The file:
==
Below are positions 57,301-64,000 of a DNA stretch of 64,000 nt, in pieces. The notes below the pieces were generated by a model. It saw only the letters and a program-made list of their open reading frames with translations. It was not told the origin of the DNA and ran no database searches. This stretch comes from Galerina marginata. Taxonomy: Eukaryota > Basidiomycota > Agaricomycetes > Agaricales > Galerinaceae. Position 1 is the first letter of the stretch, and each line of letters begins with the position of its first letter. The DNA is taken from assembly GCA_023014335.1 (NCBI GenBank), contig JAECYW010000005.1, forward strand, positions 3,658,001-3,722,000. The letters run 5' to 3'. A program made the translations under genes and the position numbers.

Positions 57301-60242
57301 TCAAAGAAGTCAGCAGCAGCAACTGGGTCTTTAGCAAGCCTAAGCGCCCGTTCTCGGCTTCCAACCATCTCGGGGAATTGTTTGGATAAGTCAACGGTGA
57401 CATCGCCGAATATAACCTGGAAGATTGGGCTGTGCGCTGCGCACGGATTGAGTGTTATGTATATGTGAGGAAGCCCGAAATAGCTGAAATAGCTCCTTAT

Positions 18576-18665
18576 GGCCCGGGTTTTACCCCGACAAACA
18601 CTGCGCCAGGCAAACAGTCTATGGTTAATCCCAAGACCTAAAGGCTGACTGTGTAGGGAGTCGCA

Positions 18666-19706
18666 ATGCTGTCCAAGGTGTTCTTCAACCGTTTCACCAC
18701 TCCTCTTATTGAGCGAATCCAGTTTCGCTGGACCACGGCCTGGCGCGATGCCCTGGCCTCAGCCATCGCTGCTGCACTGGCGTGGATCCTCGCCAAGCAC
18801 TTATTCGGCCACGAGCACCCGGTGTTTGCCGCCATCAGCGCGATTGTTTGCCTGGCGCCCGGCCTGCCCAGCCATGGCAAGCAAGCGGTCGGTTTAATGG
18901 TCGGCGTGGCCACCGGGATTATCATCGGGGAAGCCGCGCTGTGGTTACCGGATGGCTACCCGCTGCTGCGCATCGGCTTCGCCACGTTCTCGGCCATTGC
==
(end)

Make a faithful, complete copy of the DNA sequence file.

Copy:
Below are positions 57,301-64,000 of a DNA stretch of 64,000 nt, in pieces. The notes below the pieces were generated by a model. It saw only the letters and a program-made list of their open reading frames with translations. It was not told the origin of the DNA and ran no database searches. This stretch comes from Galerina marginata. Taxonomy: Eukaryota > Basidiomycota > Agaricomycetes > Agaricales > Galerinaceae. Position 1 is the first letter of the stretch, and each line of letters begins with the position of its first letter. The DNA is taken from assembly GCA_023014335.1 (NCBI GenBank), contig JAECYW010000005.1, forward strand, positions 3,658,001-3,722,000. The letters run 5' to 3'. A program made the translations under genes and the position numbers.

Positions 57301-60242
57301 TCAAAGAAGTCAGCAGCAGCAACTGGGTCTTTAGCAAGCCTAAGCGCCCGTTCTCGGCTTCCAACCATCTCGGGGAATTGTTTGGATAAGTCAACGGTGA
57401 CATCGCCGAATATAACCTGGAAGATTGGGCTGTGCGCTGCGCACGGATTGAGTGTTATGTATATGTGAGGAAGCCCGAAATAGCTGAAATAGCTCCTTAT

Positions 18576-18665
18576 GGCCCGGGTTTTACCCCGACAAACA
18601 CTGCGCCAGGCAAACAGTCTATGGTTAATCCCAAGACCTAAAGGCTGACTGTGTAGGGAGTCGCA

Positions 18666-19706
18666 ATGCTGTCCAAGGTGTTCTTCAACCGTTTCACCAC
18701 TCCTCTTATTGAGCGAATCCAGTTTCGCTGGACCACGGCCTGGCGCGATGCCCTGGCCTCAGCCATCGCTGCTGCACTGGCGTGGATCCTCGCCAAGCAC
18801 TTATTCGGCCACGAGCACCCGGTGTTTGCCGCCATCAGCGCGATTGTTTGCCTGGCGCCCGGCCTGCCCAGCCATGGCAAGCAAGCGGTCGGTTTAATGG
18901 TCGGCGTGGCCACCGGGATTATCATCGGGGAAGCCGCGCTGTGGTTACCGGATGGCTACCCGCTGCTGCGCATCGGCTTCGCCACGTTCTCGGCCATTGC